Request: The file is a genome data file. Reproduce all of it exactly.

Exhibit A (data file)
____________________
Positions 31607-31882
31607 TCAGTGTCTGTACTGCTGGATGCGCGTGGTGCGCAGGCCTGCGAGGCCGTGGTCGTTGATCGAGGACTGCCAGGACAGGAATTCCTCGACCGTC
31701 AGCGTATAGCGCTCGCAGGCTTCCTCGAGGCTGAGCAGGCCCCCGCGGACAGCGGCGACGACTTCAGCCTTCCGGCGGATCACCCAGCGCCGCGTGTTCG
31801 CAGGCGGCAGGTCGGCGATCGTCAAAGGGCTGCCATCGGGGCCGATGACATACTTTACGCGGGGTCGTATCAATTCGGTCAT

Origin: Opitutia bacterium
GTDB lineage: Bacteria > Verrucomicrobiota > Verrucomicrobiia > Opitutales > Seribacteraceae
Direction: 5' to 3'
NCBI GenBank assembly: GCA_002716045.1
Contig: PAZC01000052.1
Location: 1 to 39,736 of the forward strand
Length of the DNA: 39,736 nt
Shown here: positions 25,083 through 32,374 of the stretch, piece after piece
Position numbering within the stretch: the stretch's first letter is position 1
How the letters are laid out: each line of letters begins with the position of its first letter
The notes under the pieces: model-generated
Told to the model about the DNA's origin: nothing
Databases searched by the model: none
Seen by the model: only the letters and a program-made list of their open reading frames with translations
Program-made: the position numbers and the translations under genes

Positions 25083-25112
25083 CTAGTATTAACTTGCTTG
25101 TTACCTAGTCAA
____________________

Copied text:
Positions 31607-31882
31607 TCAGTGTCTGTACTGCTGGATGCGCGTGGTGCGCAGGCCTGCGAGGCCGTGGTCGTTGATCGAGGACTGCCAGGACAGGAATTCCTCGACCGTC
31701 AGCGTATAGCGCTCGCAGGCTTCCTCGAGGCTGAGCAGGCCCCCGCGGACAGCGGCGACGACTTCAGCCTTCCGGCGGATCACCCAGCGCCGCGTGTTCG
31801 CAGGCGGCAGGTCGGCGATCGTCAAAGGGCTGCCATCGGGGCCGATGACATACTTTACGCGGGGTCGTATCAATTCGGTCAT

Origin: Opitutia bacterium
GTDB lineage: Bacteria > Verrucomicrobiota > Verrucomicrobiia > Opitutales > Seribacteraceae
Direction: 5' to 3'
NCBI GenBank assembly: GCA_002716045.1
Contig: PAZC01000052.1
Location: 1 to 39,736 of the forward strand
Length of the DNA: 39,736 nt
Shown here: positions 25,083 through 32,374 of the stretch, piece after piece
Position numbering within the stretch: the stretch's first letter is position 1
How the letters are laid out: each line of letters begins with the position of its first letter
The notes under the pieces: model-generated
Told to the model about the DNA's origin: nothing
Databases searched by the model: none
Seen by the model: only the letters and a program-made list of their open reading frames with translations
Program-made: the position numbers and the translations under genes

Positions 25083-25112
25083 CTAGTATTAACTTGCTTG
25101 TTACCTAGTCAA